Railroad crossing gates could be installed on Dickson Street

Traffic passes over the railroad crossing on Dickson Street in Fayetteville Monday morning.

A highly trafficked Fayetteville railroad crossing could soon receive a safety gate.

The City Council next week will discuss whether to enter a cost-sharing agreement with the Arkansas & Missouri Railroad to install safety arms for both vehicles and pedestrians at the Dickson Street railroad crossing by George’s Majestic Lounge.

Officials have discussed installing a gate on Dickson Street for years to improve safety in the area.

According to a city memo, there have been three collisions involving trains and vehicles at the Dickson Street crossing since 1999. The most recent accident happened last September when a 29-year-old woman suffered minor injuries after her Nissan Xterra was broadsided by a train. The vehicle was dragged about 30 feet north of Dickson Street and destroyed several sections of guard fencing before the train finally came to a stop. According to reports, the woman told police she didn’t hear the train approaching.

Example of a safety gate with vehicle and pedestrian arms.

City documents

There are 18 railroad crossings in Fayetteville listed on the Federal Railroad Administration’s Office of Safety Analysis website. Five of those crossings have gates, including several along Gregg Avenue that were added during a state highway improvement project several years ago.

The cost-sharing agreement was first proposed last month by A&M Railroad president Brent McCready, in response to a request from Mayor Lioneld Jordan for four easements needed to build new sections of the city’s trail system.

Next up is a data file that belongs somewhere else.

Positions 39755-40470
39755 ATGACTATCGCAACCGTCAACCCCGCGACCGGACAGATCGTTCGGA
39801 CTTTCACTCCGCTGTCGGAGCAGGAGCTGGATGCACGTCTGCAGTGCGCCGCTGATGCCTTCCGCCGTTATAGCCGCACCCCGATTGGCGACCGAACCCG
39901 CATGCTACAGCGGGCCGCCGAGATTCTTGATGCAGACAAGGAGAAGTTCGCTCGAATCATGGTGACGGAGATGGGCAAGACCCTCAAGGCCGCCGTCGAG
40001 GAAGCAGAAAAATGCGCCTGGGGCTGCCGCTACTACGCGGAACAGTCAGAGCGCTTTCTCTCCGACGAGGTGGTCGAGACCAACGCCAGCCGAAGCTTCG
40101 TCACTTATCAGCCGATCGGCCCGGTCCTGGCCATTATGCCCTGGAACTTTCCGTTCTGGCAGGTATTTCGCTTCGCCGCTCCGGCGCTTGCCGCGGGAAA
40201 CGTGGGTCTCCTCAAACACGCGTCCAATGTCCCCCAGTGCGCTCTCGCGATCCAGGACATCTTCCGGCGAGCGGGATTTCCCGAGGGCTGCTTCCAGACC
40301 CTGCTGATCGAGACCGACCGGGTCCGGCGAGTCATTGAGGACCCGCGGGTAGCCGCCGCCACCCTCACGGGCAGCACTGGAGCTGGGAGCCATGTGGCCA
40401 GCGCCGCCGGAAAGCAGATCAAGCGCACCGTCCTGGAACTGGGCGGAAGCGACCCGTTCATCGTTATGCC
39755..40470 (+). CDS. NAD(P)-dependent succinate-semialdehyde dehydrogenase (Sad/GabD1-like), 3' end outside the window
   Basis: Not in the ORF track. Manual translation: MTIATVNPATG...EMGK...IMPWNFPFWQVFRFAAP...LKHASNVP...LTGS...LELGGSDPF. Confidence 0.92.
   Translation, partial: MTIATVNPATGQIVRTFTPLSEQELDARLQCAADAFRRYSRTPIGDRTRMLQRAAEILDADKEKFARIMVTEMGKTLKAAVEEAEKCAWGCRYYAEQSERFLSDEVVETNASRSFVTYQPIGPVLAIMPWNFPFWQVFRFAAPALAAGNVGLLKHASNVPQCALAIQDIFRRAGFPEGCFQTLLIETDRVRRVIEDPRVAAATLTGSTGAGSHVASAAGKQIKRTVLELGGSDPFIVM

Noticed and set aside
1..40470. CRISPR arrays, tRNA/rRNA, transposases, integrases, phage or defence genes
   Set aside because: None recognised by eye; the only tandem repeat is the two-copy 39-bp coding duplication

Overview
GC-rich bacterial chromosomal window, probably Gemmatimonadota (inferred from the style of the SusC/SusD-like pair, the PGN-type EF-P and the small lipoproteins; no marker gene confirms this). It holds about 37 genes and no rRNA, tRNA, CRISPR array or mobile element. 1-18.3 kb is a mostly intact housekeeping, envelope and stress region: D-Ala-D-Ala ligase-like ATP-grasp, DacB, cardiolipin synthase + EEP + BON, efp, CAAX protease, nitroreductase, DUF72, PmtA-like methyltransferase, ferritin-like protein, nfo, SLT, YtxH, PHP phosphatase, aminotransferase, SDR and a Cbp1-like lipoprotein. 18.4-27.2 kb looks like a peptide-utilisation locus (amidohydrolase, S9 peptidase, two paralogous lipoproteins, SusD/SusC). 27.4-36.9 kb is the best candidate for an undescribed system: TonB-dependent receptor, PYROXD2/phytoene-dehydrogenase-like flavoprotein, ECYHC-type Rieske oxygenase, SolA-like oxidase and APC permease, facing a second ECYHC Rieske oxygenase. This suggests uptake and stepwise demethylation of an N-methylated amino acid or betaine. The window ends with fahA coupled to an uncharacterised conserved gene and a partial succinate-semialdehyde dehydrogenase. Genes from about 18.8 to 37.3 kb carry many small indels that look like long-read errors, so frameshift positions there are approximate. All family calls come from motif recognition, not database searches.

Matt Mihalevich, the city’s trails coordinator, told members of the City Council’s Transportation Committee last month that two of the easements are needed now to finish construction of the Tsa La Gi Trail which passes through two student apartment complexes just south of Martin Luther King Jr. Boulevard.

“Those are critical pieces of a trail that I think is going to get a lot of use,” Mihalevich said. “I don’t know if they’ll go through with giving us the property we need if we don’t go this route.”

The other two crossings are for the planned Town Branch Trail and a trail near Cato Springs Road that will eventually provide access to the planned regional park in southwest Fayetteville.

McCready estimated the total cost of the safety improvements at $500,000, but Fayetteville City Engineer Chris Brown said that number sounded a little high.

Brown said the gated crossing recently installed on Cato Springs Road during a street widening project cost a total of about $300,000.

Mihalevich said there is potential for the city to receive state grant funds to help pay for its half of the safety gate if the City Council agrees to move forward with the proposal.

“[A&M Railroad officials] want it done by 2015 so we have some time to figure out where the money would come from,” said Mihalevich.